supernatural & highly abstract hygiene

I follow a number of blogs written by both practicing and former Christian Scientists. I try to find ones that are inspiring, thought provoking, different, well-researched, and relatively new to the scene. There are lots of interesting CS and former-CS bloggers out there.

The other day, LebensFreude-Heilung (for the English, visit Vitality and Healing) posted a photo from Miscellaneous Writings, along with:

Metaphysical hygiene – “a priceless sense of the dear Father’s loving-kindness” (Mary Baker Eddy) – is the cornerstone for health.

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Geistige Hygiene – “das unschätzbare Gefühl von des lieben Vaters liebvoller Güte” (Mary Baker Eddy) – ist der Eckstein für Gesundheit.

First I was curious about the translation. Geistige does not literally translate into metaphysical, it translates into mental, intellectual, or Spiritual with the root of the word, Geist, meaning mind, spirit or ghost (depending on context).

The Mirriam-Webster Dictionary defines metaphysical as “supernatural” and “highly abstract” but I suppose if you’re combating Mortal Mind/aggressive mental suggestion (which is fairly unique), you need a highly specialized method to deal with them.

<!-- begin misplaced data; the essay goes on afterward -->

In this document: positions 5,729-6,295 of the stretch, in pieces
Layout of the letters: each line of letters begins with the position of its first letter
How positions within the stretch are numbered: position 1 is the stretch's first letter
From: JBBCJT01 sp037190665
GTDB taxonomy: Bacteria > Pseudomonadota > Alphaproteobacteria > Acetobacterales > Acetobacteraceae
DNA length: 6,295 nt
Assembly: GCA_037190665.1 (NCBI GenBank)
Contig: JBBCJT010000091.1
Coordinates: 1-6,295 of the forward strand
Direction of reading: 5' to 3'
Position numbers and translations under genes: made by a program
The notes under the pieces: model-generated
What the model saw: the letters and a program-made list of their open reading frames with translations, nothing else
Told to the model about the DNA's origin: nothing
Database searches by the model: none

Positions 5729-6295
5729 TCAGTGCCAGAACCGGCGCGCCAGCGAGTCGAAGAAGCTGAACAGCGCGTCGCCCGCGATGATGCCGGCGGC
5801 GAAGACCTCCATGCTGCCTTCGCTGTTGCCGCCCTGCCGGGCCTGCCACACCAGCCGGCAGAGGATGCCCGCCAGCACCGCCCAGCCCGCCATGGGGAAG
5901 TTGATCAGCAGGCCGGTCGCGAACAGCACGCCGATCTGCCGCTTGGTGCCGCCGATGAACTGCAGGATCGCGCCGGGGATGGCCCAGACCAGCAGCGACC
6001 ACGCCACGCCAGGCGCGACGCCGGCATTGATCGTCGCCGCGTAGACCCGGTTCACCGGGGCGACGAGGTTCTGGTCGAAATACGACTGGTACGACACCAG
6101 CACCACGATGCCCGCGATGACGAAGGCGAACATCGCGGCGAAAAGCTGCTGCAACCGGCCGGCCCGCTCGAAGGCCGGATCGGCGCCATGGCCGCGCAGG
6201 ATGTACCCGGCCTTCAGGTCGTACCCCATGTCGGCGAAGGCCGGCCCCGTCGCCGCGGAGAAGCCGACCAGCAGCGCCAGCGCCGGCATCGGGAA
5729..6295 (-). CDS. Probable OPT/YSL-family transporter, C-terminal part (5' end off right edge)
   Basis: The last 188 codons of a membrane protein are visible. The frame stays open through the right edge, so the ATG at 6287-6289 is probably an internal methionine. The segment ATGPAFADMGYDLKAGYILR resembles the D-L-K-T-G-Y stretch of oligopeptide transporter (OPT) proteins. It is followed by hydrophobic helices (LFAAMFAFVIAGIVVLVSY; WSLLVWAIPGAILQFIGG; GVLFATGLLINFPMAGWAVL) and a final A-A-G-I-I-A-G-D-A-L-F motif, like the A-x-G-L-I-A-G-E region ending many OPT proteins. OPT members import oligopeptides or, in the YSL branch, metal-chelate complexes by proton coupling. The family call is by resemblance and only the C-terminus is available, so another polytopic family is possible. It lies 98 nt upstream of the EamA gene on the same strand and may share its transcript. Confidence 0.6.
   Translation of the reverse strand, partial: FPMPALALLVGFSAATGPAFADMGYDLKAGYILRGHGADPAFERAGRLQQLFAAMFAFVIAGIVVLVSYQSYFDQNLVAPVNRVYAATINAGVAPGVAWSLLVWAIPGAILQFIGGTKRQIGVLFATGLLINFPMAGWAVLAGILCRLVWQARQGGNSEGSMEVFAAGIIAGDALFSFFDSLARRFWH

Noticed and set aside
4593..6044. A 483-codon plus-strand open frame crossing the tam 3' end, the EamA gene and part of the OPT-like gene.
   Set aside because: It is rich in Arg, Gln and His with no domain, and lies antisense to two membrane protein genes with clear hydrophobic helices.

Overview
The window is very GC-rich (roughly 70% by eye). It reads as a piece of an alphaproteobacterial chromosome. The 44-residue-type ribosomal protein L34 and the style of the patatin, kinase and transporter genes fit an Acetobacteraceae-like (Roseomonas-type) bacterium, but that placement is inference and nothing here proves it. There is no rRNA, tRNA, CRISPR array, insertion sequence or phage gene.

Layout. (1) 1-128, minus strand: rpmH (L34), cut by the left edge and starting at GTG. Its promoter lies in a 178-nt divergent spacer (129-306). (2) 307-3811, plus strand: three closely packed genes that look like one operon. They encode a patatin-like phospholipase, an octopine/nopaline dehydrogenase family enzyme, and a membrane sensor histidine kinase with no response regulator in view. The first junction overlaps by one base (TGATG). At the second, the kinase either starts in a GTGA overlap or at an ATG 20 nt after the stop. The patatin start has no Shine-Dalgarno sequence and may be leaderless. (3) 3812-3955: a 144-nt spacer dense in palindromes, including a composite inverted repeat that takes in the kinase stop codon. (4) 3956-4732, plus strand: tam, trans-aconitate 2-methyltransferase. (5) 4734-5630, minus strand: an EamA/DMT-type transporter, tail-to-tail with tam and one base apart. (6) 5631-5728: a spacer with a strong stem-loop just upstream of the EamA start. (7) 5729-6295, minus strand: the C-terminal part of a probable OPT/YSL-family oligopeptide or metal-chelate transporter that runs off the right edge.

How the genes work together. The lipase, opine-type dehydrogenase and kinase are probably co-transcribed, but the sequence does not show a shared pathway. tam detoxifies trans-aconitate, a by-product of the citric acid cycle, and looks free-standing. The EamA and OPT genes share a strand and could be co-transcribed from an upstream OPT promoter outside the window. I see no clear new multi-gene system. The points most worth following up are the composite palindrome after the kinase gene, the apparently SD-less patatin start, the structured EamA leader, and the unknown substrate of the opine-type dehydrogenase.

I find myself preferring the German translation, somehow, I find the idea of intellectual hygiene less off-putting. It could be interpreted as intellectual honesty, being honest with yourself and those around you about your methods, proceeding in an ethical manner. Checking your work, citing your sources, using the scientific method.

Spiritual hygiene is a bit odder, but I can see how it could work. I think things like adhering to the Golden Rule and being kind everyone, would be part of keeping one’s Spiritual Self “clean.”

As the only truly in-focus part of the text in the photo was metaphysical hygiene, I decided I should try and find the rest of the text. I did a bit of searching and found it was from Miscellaneous Writings p. 240, and the quote in the picture was part of a larger article entitled “I’ve Got Cold” starting on p. 239.